Guess what? We’ve got an early Christmas present for our IMLA members!
We will be hosting three separate screenings of the film Most Likely to Succeed. If you haven’t seen the film, it’s a view of the past and present of the public school system and offers a view of the future of education.
- Thursday, February 11 – from 7 – 8:30pm (general public)
- Friday February 12 – from 5 – 6:30pm (general public & teachers)
- Saturday February 13 – from 11-12:30pm (conference attendees only)
Check out the trailer.
Derrick Boles is recognized as a thought leader in human development and organizational behavior. He is known for his expertise in leadership and his authentic learning training models.
Derrick has been recognized as one of the most dynamic speakers in the country. He brings a wealth of knowledge and experience to support the “Ethos” of any group. Ethos is the fundamental character or spirit of a culture; the underlying sentiment that informs the beliefs, customs or practices of a group or society, any community , business or organization. His innovative approach to developing the individual has earned him National and International recognition.
He has been able to build meaningful and lasting relationships with corporations, educational institutions, civil authority agencies and national youth groups which has earned him the none formal title and respect as a “Leader of Leaders.”
Derrick is a powerful presence and an an amazing speaker, and we can’t wait to have you with us at the 2016 conference to take his message back to your schools.
As the year is coming to a close, many of us take a focus on the coming year and start preparing for the changes we’d like to make. Some of us focus on instructional changes we’d like to make, some of us focus on management. Some focus on curriculum, and some of us make movements to other positions within our schools or other districts.
The IMLA board members make the same changes as well, and we’d just like to take this moment to emphasize that the IMLA board represents the broad diversity Idaho has to offer. Our board is comprised of teachers, principals, and superintendents for middle school students in public schools, alternative schools, charter schools, and a Christian school representing rural and urban districts across the state of Idaho. We’re proud to represent all of our member schools and educators as we work to meet the middle across the state of Idaho.
This year we made big changes to our annual Conference, and you’ll see even more surprises we have in store for the 2016 conference. If you know of schools, teachers, parents, or any educational supporters you think would like to be members of our organization, please have them contact their regional representative for more information.
Not that you needed a reminder, but teaching middle level isn’t easy. Our Keynote Speaker, Cynthia Tobias, will be touching on the difficulties of working with middle school students, as well as strategies to help us reach those students.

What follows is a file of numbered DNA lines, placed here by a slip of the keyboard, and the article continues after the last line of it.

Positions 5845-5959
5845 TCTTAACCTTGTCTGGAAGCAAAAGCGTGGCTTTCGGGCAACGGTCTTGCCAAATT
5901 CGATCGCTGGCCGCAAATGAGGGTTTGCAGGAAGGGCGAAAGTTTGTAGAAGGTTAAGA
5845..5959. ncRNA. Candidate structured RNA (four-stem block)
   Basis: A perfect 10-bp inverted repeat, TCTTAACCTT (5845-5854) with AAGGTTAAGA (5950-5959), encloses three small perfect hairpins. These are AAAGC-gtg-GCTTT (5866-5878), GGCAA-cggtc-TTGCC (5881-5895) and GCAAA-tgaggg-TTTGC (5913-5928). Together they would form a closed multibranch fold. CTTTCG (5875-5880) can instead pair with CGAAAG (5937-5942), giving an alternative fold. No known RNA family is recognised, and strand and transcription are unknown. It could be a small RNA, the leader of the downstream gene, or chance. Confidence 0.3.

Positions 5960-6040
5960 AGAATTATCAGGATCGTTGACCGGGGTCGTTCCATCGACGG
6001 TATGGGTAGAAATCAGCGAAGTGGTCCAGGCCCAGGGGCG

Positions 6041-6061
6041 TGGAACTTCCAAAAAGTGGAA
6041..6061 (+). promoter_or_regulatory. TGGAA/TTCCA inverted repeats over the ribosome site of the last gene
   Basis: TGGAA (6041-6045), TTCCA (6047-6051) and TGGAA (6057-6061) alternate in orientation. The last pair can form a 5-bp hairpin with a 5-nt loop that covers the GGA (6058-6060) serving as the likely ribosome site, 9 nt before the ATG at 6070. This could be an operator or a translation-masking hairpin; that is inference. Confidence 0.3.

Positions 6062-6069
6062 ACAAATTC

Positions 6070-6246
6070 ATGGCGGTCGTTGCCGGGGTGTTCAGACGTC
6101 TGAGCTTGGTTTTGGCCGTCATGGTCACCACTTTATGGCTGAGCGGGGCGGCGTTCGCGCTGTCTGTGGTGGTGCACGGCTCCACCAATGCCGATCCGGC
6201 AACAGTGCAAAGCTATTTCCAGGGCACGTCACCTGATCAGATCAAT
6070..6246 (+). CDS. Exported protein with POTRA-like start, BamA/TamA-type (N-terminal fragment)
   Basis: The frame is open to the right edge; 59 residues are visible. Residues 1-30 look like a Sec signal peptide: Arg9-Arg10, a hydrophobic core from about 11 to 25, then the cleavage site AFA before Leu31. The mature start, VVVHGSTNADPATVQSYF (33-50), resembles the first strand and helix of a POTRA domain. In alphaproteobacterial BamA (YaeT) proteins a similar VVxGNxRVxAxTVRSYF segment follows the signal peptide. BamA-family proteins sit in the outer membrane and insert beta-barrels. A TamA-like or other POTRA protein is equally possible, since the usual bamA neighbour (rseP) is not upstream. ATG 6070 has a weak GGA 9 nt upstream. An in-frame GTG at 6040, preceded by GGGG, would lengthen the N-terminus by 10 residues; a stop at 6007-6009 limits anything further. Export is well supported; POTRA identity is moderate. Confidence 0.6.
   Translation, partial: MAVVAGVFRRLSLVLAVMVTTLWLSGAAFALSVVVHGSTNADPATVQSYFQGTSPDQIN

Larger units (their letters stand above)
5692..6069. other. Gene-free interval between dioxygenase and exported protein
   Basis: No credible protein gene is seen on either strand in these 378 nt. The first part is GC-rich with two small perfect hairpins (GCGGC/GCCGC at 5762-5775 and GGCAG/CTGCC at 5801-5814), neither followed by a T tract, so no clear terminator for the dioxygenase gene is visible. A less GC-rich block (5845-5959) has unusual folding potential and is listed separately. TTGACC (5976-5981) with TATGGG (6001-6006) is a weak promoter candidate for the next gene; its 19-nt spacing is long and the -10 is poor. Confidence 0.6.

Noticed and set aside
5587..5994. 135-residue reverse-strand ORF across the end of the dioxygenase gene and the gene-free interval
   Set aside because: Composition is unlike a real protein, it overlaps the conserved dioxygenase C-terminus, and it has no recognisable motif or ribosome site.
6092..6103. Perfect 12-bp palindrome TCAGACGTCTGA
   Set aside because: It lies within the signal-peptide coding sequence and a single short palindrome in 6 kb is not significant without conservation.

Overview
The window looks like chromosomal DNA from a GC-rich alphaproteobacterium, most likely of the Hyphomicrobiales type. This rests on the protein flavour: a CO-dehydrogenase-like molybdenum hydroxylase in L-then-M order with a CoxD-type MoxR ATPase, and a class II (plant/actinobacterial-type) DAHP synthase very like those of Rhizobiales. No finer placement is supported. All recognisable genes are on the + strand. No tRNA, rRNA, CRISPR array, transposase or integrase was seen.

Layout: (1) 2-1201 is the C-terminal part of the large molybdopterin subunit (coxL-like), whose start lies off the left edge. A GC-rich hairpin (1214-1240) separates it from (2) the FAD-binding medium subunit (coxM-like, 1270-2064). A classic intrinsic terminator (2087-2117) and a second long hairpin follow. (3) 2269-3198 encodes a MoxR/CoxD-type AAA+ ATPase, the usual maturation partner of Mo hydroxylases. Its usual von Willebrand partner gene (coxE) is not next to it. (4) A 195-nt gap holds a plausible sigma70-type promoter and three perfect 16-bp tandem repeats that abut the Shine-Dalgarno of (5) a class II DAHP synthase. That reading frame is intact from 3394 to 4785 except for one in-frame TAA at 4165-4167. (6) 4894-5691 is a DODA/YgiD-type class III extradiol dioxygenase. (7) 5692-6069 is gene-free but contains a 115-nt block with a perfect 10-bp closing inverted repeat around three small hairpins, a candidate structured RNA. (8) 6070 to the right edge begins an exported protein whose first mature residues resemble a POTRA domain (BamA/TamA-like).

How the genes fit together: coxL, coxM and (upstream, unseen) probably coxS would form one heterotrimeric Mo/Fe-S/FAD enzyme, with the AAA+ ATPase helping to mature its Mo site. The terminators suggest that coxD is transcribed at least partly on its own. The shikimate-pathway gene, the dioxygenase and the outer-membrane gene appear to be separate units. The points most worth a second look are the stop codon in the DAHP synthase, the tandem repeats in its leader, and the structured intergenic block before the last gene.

Register today to see Cynthia and all of our other presenters at the 2015 IMLA conference.
One cool thing about the Round Table Session is that you don’t need to attend the full conference to participate — it’s its own mini-conference, wherein you’ll get the opportunity to hear from two wonderful Idaho educators who will discuss leadership trends and topics in middle level education in Idaho.
Registration for this seminar includes dinner. This event is open to non-IMLA members as well as people not attending the annual conference Feb 27-28th.
Here are 10 things our students experience every day that I believe many of us educators
tend to forget about…
1). Limited amounts of time and constantly in a rush to go from one place to the next and having to eat at a pace that isn’t normal or ideal for most.
2). Trying to keep straight a different set of classroom expectations, procedures, and beliefs about learning for several different teachers.
3). Dressing out for gym class can be quite an intimidating and frightful experience for many.
4). Having to go to the restroom and either being rushed or having to ask for permission to go to the restroom during a time in class when it’s convenient for the teacher.
5). The amount of food our students get at breakfast and lunch may not be enough to completely quench their hunger due to recent changes in food and nutrition regulations.
6). Lots of sitting only to be followed up by more sitting. A majority of a student’s day is comprised of sitting in an uncomfortable chair.
7). Students are asked to travel all throughout the building over the course of the day, and it seems like each classroom and each space in the building has a different temperature. One room may be too warm while the next room is too cold.
8). Lots of being talked ‘at’ rather than being talked ‘with.’
9). Other kids in class who purposefully derail and consume large amounts of attention and time from the teacher which leaves other kids feeling like they aren’t important or don’t deserve any of the teacher’s time.
10). Lastly, and probably most frustrating, the tiny little desks and work spaces students are provided that make it difficult for everything to fit. Pencils and pens falling off desks, and books, devices, paper, and writing utensils all fitting on the desk at the same time are real problems.
(Jusitn Tarte 2014)